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Herbal Supplements

Peer Reviewed

The Basics
Licorice derivatives have been used to cleanse the colon, relieve bronchitis (increase fluidity of mucus), kill staph and strep infections, control candida, relieve rheumatism and arthritis (inflammatory disorders), promote adrenal gland function, and stimulate the production of interferon. Deglycyrrhizinated licorice (DGL) may prevent ulcers by increasing the number of mucus secreting cells in the digestive tract.

Licorice is available in the following forms: peeled root, unpeeled dried root, powdered root, and liquid and dry extracts. Note that DGL (deglycyrrhizinated licorice), a preferred extract, has had compounds harmful to the adrenal glands removed.

Guidelines and Cautions
Always follow package directions.

Do not take licorice for more than seven days in a row. Licorice poisoning is possible.

Do not use licorice if any of the following conditions exist: diabetes, glaucoma, heart disease, kidney or liver disorder, high blood pressure, menstrual problems, or history of stroke.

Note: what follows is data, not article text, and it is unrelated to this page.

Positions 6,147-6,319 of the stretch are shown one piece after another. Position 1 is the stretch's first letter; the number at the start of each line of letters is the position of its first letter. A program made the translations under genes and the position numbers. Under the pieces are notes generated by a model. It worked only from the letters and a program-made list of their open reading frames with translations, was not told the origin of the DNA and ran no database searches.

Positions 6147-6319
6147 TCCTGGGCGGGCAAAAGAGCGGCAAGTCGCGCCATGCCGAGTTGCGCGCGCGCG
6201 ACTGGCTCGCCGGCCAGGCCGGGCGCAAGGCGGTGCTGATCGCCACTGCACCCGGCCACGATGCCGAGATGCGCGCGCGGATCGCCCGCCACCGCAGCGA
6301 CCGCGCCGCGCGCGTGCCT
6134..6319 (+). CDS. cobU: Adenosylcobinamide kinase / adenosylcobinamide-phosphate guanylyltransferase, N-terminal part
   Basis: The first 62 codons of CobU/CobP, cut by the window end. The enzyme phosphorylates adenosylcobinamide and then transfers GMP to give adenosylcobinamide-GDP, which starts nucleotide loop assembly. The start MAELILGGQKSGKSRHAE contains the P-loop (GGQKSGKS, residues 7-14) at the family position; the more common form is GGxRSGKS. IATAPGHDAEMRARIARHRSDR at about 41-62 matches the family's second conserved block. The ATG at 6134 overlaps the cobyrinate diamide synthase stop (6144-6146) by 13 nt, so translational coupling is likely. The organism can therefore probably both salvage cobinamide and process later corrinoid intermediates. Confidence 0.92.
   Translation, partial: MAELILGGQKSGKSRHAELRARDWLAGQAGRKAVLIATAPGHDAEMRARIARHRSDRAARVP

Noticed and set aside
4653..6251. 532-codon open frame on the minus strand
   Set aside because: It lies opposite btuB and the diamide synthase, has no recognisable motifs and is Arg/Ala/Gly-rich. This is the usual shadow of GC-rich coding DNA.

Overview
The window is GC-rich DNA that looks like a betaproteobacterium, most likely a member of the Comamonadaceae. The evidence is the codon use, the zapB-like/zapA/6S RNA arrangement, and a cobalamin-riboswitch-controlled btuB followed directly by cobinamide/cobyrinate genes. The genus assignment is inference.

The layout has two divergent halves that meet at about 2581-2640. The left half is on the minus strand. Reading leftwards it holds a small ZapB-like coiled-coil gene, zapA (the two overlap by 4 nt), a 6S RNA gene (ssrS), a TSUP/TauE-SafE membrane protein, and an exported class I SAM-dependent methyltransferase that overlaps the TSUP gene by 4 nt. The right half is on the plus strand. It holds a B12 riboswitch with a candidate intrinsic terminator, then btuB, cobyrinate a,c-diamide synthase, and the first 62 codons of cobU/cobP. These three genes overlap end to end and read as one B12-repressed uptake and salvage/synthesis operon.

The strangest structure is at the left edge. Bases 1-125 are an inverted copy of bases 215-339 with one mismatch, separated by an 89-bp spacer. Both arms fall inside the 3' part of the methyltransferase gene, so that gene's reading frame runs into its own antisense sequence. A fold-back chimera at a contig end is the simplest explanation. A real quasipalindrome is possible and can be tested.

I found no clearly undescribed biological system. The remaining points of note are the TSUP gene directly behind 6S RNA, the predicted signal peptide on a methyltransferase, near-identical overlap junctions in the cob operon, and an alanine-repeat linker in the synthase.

Women who are pregnant or nursing should not use licorice.

Do not take licorice if taking thiazide diuretics.

As with any vitamin, herb, or supplement, always consult a medical professional prior to incorporating these substances into your diet.

Updated on: 02/06/10
Richard G. Fessler, MD, PhD
Many patients report feeling improvement in their general well being taking dietary supplements. The Editorial Board of SpineUniverse.com, however, cannot endorse such products since most lack peer reviewed scientific validation of their claims. In most cases an appropriate diet and a "multiple vitamin" will provide the necessary dietary supplements for most individuals. Prior to taking additional dietary supplements it is recommended that patients consult with their personal physician to discuss their specific supplement requirements.